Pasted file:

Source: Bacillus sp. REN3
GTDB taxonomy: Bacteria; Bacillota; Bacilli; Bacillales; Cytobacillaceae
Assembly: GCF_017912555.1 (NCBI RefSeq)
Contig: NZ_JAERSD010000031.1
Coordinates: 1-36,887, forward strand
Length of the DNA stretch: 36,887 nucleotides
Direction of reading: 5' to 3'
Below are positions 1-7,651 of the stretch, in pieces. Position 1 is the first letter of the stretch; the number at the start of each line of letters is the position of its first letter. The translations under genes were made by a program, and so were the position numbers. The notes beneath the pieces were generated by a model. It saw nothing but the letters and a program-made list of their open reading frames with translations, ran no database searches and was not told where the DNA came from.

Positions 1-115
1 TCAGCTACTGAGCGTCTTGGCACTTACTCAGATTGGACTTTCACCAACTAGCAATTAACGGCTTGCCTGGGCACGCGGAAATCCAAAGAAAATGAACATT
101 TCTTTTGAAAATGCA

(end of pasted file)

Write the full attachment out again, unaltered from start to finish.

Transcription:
Source: Bacillus sp. REN3
GTDB taxonomy: Bacteria; Bacillota; Bacilli; Bacillales; Cytobacillaceae
Assembly: GCF_017912555.1 (NCBI RefSeq)
Contig: NZ_JAERSD010000031.1
Coordinates: 1-36,887, forward strand
Length of the DNA stretch: 36,887 nucleotides
Direction of reading: 5' to 3'
Below are positions 1-7,651 of the stretch, in pieces. Position 1 is the first letter of the stretch; the number at the start of each line of letters is the position of its first letter. The translations under genes were made by a program, and so were the position numbers. The notes beneath the pieces were generated by a model. It saw nothing but the letters and a program-made list of their open reading frames with translations, ran no database searches and was not told where the DNA came from.

Positions 1-115
1 TCAGCTACTGAGCGTCTTGGCACTTACTCAGATTGGACTTTCACCAACTAGCAATTAACGGCTTGCCTGGGCACGCGGAAATCCAAAGAAAATGAACATT
101 TCTTTTGAAAATGCA